Video (Really) Everywhere: Corning's Brilliant Fantasy for the Video Industry
The digital video industry has its hands full already just trying to monetize the desktop screen, so it may be asking too much to consider how to make a business of a video-enabled bathroom mirror or kitchen countertop. Still, one of the unlikeliest of viral video hits this month offers an enticing vision where pretty much every surface becomes another digital screen. The Corning Glass "A Day Made of Glass" video has more than 9 million views via YouTube already, and it has to be among the most watched industrial flicks of all time. As Mediapost MarketingDaily columnist Aaron Barr reported earlier this month, the video was designed for an Investor's Day by the company in February, but the sleek futurism and deft narrative skills involved made it an unexpected YouTube hit once it got online.
If you haven't seen this yet, it is certainly worth the five minutes.
In classic industrial film fashion, this is really a glass manufacturer's wet dream of a future made of its raw materials. I am sure that beneath and behind that fantasy is the darker calculus being made of a monster business in replacements for a world made of glass. As soon as that young girl plopped her sneakers on the countertop in this video the parent in me immediately started wondering how long it would take for a dropped pot, a wrestling match or a stray shove to crack any of those wonderful displays on that refrigerator, counter, stove. And that glass dashboard in the interactive car? How much of a fender bender would it take to crack that one? Remember the first cases of the cracks on iPhone 4 models? What if the world were built that way?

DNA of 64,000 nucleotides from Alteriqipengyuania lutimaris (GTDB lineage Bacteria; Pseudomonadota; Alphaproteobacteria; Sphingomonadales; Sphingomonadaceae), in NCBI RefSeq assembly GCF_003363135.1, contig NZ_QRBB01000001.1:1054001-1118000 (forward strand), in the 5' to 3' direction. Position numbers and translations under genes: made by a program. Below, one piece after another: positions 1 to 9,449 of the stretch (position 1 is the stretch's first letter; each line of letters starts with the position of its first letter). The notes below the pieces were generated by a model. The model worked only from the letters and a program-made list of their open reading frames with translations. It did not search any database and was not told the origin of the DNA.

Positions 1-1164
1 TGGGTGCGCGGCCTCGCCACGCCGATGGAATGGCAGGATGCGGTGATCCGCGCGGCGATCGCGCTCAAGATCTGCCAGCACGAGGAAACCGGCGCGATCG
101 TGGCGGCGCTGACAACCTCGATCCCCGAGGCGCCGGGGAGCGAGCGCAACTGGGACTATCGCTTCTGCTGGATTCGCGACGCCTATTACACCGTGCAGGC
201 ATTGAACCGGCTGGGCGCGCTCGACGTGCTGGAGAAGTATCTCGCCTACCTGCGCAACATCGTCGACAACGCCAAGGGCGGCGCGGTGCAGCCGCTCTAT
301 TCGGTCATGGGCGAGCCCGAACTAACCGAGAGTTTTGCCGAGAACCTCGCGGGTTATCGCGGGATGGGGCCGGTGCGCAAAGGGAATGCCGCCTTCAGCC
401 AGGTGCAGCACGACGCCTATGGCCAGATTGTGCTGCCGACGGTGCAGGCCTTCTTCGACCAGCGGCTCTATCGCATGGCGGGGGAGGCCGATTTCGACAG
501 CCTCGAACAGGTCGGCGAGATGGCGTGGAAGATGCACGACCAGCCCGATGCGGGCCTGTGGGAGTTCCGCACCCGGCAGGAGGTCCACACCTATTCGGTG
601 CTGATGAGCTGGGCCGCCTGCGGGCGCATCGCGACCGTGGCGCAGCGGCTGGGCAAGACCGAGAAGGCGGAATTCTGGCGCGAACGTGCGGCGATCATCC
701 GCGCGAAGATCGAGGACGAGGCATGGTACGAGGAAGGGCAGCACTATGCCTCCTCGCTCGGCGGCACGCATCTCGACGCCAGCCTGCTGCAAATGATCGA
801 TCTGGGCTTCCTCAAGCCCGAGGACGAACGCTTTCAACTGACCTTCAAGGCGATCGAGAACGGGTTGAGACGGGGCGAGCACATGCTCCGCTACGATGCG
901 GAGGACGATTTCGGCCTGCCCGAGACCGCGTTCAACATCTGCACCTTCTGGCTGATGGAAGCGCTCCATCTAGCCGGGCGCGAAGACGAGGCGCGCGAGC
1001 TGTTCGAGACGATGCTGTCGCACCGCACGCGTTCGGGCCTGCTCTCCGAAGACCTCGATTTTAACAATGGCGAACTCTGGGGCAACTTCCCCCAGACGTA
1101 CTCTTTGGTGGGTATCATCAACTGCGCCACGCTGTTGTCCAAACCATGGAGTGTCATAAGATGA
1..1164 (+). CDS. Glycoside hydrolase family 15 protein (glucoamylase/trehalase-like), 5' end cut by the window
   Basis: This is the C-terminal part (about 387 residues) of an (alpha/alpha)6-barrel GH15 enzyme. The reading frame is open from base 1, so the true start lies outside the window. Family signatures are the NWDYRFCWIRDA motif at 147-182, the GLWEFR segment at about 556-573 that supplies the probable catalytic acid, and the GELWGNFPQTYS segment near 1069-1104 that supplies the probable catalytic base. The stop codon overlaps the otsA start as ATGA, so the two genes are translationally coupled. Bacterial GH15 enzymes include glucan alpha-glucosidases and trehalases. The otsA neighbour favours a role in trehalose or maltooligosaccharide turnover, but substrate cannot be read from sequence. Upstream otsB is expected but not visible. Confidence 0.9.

Taking my scolding parent's hat off, however, Corning's fantasy surely is one that should energize the digital video industry. In this world, virtually every imaginable space becomes a screen, and so there is another good use case for video as the information medium of choice. Take note that Corning's fantasy is not one in which "information is at our fingertips" but one in which full motion video experiences are everywhere and relevant.Sure, Corning has revived a long lost art of the futurist fantasy. But get beneath the wonder and there are great ways to imagine how video everywhere (truly everywhere) could enhance living. Just imagine if those refrigerator and stovetop displays communicated with RFID tags in the products you buy to put on these screen recipe ideas, nutritional and dosage guidelines? What if the range of possible screens on which your video could play were so diverse that new ad and content delivery systems would be needed just to understand context and adapt media accordingly? If we think the online ecosystem is complicated, consider how daunting and thrilling a video (really) everywhere environment would be.